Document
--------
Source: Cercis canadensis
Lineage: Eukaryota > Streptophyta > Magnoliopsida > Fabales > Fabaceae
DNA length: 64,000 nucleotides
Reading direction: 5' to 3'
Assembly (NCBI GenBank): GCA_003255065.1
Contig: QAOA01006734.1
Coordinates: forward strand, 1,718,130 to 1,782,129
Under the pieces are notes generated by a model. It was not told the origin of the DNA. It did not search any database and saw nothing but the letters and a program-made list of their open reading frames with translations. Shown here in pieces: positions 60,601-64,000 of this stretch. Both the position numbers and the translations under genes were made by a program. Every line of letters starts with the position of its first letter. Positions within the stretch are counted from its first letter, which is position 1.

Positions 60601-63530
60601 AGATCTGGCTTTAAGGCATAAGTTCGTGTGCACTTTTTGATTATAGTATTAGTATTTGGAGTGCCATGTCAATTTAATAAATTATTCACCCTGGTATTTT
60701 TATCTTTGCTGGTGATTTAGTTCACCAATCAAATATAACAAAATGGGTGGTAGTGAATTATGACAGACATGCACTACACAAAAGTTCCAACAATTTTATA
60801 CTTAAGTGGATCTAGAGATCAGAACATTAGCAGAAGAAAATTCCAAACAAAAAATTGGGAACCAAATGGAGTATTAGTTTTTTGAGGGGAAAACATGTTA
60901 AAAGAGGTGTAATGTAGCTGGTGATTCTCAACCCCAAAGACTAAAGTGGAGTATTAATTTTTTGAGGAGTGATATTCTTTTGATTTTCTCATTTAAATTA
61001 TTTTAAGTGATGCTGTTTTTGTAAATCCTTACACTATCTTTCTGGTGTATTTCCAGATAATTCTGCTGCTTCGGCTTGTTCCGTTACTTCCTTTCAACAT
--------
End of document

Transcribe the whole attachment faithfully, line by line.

Source: Cercis canadensis
Lineage: Eukaryota > Streptophyta > Magnoliopsida > Fabales > Fabaceae
DNA length: 64,000 nucleotides
Reading direction: 5' to 3'
Assembly (NCBI GenBank): GCA_003255065.1
Contig: QAOA01006734.1
Coordinates: forward strand, 1,718,130 to 1,782,129
Under the pieces are notes generated by a model. It was not told the origin of the DNA. It did not search any database and saw nothing but the letters and a program-made list of their open reading frames with translations. Shown here in pieces: positions 60,601-64,000 of this stretch. Both the position numbers and the translations under genes were made by a program. Every line of letters starts with the position of its first letter. Positions within the stretch are counted from its first letter, which is position 1.

Positions 60601-63530
60601 AGATCTGGCTTTAAGGCATAAGTTCGTGTGCACTTTTTGATTATAGTATTAGTATTTGGAGTGCCATGTCAATTTAATAAATTATTCACCCTGGTATTTT
60701 TATCTTTGCTGGTGATTTAGTTCACCAATCAAATATAACAAAATGGGTGGTAGTGAATTATGACAGACATGCACTACACAAAAGTTCCAACAATTTTATA
60801 CTTAAGTGGATCTAGAGATCAGAACATTAGCAGAAGAAAATTCCAAACAAAAAATTGGGAACCAAATGGAGTATTAGTTTTTTGAGGGGAAAACATGTTA
60901 AAAGAGGTGTAATGTAGCTGGTGATTCTCAACCCCAAAGACTAAAGTGGAGTATTAATTTTTTGAGGAGTGATATTCTTTTGATTTTCTCATTTAAATTA
61001 TTTTAAGTGATGCTGTTTTTGTAAATCCTTACACTATCTTTCTGGTGTATTTCCAGATAATTCTGCTGCTTCGGCTTGTTCCGTTACTTCCTTTCAACAT